The organizers of recent demonstration have drafted a letter, aiming to send it to all Hazaras to share with their MPs. The letter will be sent to the office of Prime Minister Justin Trudeau.
“Due to the persistent, organized and systematic nature of these attacks, the Canadian Hazaras are deeply concerned for the Hazaras in Afghanistan for humanitarian reasons beyond just familial and kinship ties,” reads the letter.
“Therefore we are appealing to our government, here in Canada, to condemn these heinous and targeted attacks on the Hazaras, and to set forth resources and do what Canada can to prevent any further attacks on the Hazaras by pressing the Taliban as the de facto regime to ensure the Hazara communities’ safety and security in Afghanistan.”
For Daoud Naji, a former prominent BBC Persian journalist who lives in London, the essential demand is that the world should recognize the historical persecution of Hazaras as a “genocide.” He called for action by international courts.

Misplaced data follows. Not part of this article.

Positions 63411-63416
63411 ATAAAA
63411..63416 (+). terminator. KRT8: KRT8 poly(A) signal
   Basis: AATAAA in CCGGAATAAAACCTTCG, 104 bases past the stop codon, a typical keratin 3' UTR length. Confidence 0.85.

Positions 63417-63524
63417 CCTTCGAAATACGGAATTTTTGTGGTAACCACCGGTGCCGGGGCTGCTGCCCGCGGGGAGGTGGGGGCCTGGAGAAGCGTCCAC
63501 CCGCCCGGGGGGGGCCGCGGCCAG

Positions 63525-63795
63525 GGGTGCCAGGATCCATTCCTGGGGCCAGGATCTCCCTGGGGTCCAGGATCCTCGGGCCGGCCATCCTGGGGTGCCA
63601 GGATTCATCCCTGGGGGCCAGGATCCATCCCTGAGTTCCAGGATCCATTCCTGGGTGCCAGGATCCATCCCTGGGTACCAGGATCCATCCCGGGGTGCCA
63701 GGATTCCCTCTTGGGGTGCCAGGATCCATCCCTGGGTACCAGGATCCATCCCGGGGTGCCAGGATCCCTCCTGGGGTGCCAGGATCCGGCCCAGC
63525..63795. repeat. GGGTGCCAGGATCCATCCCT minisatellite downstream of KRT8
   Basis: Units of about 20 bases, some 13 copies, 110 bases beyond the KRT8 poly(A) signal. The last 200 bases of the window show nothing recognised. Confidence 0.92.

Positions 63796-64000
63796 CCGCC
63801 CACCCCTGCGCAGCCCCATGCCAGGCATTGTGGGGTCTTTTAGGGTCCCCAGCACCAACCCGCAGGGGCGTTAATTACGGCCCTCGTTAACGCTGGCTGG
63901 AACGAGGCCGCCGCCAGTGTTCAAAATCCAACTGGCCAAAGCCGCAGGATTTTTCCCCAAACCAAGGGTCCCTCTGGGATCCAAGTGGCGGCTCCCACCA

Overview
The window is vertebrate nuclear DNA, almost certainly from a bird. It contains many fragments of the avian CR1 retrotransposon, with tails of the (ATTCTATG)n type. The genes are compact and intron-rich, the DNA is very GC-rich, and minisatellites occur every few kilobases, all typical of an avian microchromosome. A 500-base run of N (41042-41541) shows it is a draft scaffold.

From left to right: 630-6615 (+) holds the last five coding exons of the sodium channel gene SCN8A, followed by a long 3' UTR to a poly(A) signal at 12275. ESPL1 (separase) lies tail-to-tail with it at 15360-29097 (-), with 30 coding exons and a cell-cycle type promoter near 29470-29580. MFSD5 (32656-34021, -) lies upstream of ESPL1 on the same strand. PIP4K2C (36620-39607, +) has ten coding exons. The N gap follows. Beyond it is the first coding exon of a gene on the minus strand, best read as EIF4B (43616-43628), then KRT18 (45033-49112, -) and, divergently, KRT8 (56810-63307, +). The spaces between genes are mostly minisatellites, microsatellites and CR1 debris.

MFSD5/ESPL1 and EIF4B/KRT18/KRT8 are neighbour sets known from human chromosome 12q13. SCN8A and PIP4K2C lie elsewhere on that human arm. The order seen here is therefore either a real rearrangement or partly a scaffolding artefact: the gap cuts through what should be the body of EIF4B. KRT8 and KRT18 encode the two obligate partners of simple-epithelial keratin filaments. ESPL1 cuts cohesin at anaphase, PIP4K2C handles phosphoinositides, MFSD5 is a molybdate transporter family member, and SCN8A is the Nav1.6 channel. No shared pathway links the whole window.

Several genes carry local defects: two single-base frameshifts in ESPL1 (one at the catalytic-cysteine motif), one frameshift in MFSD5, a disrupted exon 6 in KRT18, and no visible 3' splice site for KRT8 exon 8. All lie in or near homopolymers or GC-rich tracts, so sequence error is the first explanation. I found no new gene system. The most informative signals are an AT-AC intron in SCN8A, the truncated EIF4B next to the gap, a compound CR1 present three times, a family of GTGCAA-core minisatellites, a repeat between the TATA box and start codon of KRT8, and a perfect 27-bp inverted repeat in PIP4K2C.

“Once it’s recognized as a genocide, the next move would be to stop it,” he said.
Bahman said the Canadian government should use its international influence to support the Hazaras.
“We will not stay quiet. Our silence means one Hazara gets killed every day,” she said.
“Those who are living under persecution in Afghanistan, they deserve to be heard and defended. It’s on us now.”
This month, members of the Hazara diaspora demonstrated in major cities around the globe, including Toronto, Ottawa, Vancouver and Calgary, carrying signs that reads “Stop Hazara Genocide.” Their social media campaign on Twitter with the hashtag #StopHazaraGenocide has surpassed 10 million tweets.